Link to Pubmed [PMID] – 15677551
Am. J. Physiol. Gastrointest. Liver Physiol. 2005 Jun;288(6):G1208-16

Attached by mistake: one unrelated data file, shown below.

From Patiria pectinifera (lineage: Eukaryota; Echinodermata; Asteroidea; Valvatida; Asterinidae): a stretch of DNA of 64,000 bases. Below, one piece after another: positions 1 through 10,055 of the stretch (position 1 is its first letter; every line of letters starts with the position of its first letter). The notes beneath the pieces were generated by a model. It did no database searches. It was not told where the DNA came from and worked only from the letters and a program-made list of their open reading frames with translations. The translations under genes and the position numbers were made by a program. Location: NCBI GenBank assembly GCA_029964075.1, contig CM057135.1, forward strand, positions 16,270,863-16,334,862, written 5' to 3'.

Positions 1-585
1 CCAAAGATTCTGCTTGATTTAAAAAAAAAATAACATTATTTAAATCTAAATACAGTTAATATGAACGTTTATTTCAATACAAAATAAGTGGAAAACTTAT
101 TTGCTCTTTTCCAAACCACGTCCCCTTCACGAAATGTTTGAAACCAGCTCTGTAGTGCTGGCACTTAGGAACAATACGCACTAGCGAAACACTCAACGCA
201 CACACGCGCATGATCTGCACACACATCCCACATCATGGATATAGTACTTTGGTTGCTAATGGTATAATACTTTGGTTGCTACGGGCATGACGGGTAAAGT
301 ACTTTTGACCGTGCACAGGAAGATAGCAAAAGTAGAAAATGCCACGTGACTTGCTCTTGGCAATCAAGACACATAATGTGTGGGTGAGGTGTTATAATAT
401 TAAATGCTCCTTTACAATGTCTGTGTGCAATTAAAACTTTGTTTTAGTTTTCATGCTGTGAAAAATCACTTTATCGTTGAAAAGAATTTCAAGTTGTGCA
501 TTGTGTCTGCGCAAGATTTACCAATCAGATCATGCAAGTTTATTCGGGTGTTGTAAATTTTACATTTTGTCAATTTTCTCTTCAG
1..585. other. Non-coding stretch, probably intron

Erythropoietic protoporphyria is an inherited disorder of heme biosynthesis caused by partial ferrochelatase deficiency, resulting in protoporphyrin (PP) overproduction by erythrocytes. In humans, it is responsible for painful skin photosensitivity and, occasionally, liver failure due to accumulation of PP in the liver. The ferrochelatase deficiency mouse mutation is the best animal model available for human erythropoietic protoporphyria. The original description, based on mice with a BALB/cByJCrl genetic background, reported a disease resembling the severe form of the human disease, with anemia, jaundice, and liver failure. Using congenic strains, we investigated the effect of genetic background on the severity of the phenotype. Compared with BALB/cByJCrl, C57BL/6JCrl mice developed moderate but increasing anemia and intense liver accumulation of PP with severe hepatocyte damage and loss. Bile excretory function was not affected, and bilirubin remained low. Despite the highest PP concentration in erythrocytes, anemia was mild and there were few PP deposits in the liver in SJL/JOrlCrl homozygotes. Discriminant analysis using six hematologic and biochemical parameters showed that homozygotes of the three genetic backgrounds could be clustered in three well-separated groups. These three congenic strains provide strong evidence for independent genetic control of bone marrow contribution of PP overproduction to development of liver disease and biliary PP excretion. They provide a tool to investigate the physiological mechanisms involved in these phenotypic differences and to identify modifying genes.